2011-10-19 11:50 • by geoffrey (unregistered)
363605 in reply to 363597
[quote user="C-Octothorpe"][quote user="geoffrey"][quote user="C-Octothorpe"][quote user="geoffrey"]The real smart developers don't even use SQL, they spin their own custom in-house database system, or use a slightly less obscure 3rd party database system.

The smart hackers will be put off when they realize the backend of the website is not even using SQL and will go off for an easier target.

It's not a popular view I know. But that's because the widespread belief that "industry standard" database systems using SQL should be chosen in development is pure dogma driven by a desire to not have to bother writing a DBS or to bother knowing how to write one.[/quote]3/10. Funny, but a little forced. Let's see how many bites you get...[/quote]

Thanks for proving my point about dogma. You haven't even considered my point, you've just assumed it's false because you've been taught to believe "industry standard" systems are superior to in-house developed systems.

Now there IS obviously benefit in both training and development time in just gluing together well known systems (eg pull MySQL off the shelf instead of rolling out your own alternative). But that comes at a cost of security and, dare I say, a loss of true skilled dev jobs. Nowadays development is just consists of clowns who can glue systems together.

Ask yourself this - who actually quantified the costs vs the benefits to establish the popular idea that in-house systems are inferior? Or is the "popular" idea simply a dogma from beginning to end?

[/quote]Ha! Ok, I'll bite...

Tell me, if I'm a contractor coming to your house to build an addition (say a sunroom), would you think it a good option for me to build all my tools (including the backhoe) from scratch before starting any real construction.[/QUOTE]

If people could exploit your use of a backhoe to tear down my house, yeah Id rather you use something custom.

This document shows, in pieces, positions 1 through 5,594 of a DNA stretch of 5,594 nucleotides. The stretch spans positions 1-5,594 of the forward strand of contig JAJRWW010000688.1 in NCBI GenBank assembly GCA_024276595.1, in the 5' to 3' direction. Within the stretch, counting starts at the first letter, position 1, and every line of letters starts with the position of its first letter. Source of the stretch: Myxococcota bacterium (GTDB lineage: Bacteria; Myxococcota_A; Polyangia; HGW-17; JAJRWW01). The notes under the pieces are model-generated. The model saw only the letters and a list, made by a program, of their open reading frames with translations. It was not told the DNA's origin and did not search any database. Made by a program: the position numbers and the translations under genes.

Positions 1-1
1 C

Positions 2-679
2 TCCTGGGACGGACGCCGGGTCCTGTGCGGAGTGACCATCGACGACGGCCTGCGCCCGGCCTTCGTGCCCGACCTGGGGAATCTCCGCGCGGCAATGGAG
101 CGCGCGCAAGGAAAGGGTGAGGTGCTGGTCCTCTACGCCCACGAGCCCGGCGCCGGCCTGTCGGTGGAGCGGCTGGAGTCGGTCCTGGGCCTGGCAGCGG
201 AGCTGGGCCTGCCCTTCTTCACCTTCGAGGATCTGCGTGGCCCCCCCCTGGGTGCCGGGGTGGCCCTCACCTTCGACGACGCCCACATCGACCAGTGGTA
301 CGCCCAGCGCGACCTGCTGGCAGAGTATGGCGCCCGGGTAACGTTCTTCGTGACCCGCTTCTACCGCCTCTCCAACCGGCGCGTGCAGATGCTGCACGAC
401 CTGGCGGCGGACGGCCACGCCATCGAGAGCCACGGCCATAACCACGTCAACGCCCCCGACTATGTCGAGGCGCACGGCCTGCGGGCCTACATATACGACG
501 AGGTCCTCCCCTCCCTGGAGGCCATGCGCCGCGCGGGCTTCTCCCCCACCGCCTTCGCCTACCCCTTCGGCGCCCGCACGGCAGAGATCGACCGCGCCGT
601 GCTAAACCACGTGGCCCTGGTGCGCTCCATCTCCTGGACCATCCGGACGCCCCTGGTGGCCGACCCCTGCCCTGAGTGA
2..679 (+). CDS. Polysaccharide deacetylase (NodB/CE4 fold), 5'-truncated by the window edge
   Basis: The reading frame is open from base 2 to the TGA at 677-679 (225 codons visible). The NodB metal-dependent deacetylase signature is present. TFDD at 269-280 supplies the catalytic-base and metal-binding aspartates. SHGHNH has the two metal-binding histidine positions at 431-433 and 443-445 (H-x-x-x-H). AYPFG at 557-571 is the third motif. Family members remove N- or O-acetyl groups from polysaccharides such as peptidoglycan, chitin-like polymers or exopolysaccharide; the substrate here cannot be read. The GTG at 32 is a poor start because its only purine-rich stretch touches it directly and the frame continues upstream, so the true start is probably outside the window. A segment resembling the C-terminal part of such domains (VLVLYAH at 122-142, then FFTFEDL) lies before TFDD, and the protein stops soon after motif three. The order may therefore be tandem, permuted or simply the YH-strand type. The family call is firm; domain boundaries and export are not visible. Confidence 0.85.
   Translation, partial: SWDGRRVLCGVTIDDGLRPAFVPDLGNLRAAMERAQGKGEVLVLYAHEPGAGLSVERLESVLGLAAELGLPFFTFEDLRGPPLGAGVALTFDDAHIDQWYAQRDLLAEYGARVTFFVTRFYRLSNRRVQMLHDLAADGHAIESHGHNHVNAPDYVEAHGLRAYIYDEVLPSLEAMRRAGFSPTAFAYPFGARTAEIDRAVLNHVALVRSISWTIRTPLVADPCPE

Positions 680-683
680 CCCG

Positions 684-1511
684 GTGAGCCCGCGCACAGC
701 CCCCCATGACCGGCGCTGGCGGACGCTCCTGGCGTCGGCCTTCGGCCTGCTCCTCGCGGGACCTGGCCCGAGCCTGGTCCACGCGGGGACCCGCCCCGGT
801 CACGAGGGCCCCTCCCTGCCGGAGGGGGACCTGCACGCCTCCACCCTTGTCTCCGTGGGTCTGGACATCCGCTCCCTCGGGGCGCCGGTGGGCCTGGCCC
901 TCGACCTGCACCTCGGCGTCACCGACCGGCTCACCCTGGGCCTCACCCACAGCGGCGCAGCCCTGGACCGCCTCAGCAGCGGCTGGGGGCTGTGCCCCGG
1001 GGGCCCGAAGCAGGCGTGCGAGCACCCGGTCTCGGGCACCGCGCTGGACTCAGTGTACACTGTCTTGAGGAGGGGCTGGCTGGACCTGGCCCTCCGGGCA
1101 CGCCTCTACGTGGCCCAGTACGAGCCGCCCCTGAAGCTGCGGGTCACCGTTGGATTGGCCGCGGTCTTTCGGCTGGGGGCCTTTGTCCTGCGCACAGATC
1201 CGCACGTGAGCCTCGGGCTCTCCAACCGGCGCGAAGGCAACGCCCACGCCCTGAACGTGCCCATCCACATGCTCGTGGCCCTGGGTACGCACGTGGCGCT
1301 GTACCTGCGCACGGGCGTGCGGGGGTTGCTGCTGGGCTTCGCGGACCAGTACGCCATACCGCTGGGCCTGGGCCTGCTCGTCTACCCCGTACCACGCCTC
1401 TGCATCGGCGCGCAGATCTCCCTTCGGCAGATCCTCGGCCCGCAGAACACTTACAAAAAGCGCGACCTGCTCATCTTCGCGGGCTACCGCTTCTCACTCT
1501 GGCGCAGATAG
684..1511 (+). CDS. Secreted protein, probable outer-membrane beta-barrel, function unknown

[QUOTE]"Or if I'm installing some doors, would you rather me install my "very own designed and built" locks vs., oh, I don't know, any tried-and-tested product for a fraction of the cost (i.e. Stanley), which backs their products, etc.?"[/QUOTE]

No because the issue isn't locks. The issue is glass. Thieves tend to go through the window.

[QUOTE]It's a form of delusion whenein the sufferer (you) truly believes their small team of "crack" devs could outsmart teams of hundreds domain experts who have developed and QAed a product for years.[/QUOTE]

You are forgetting that there are two teams in this. The devs and the hackers. Your team of hundreds of domain experts is balanced against an even larger team of hackers in the wild attracted by all the attention.

None of this is as clear cut as the dogma would like.

Re: Bullet-proof Encryption

2011-10-19 11:52 • by Nagesh (unregistered)
363606 in reply to 363605
I see no problem with rolling own db for progect.

Re: Bullet-proof Encryption

2011-10-19 11:54 • by Bizkit (unregistered)
Damn, ninja'd by neminem. I shouldn't have taken the time to double-check my bbcode.

Re: Bullet-proof Encryption

2011-10-19 11:58 • by Nagesh
363608 in reply to 363585
C-Octothorpe:
boog:
trtrwtf:
Zylon:
Whoever's running Nagesh is really lonely today, isn't he?


What makes you think it's one person?
Indeed, I'd wager it's at the very least three high-schoolers crowded around the same school computer. Possibly four or five.
High school? Me thinks you're giving too much credit to this "hive mind"...


All feke Nageshes have not seen front side of schol.

Re: Bullet-proof Encryption

2011-10-19 11:59 • by boog
363609 in reply to 363605
geoffrey: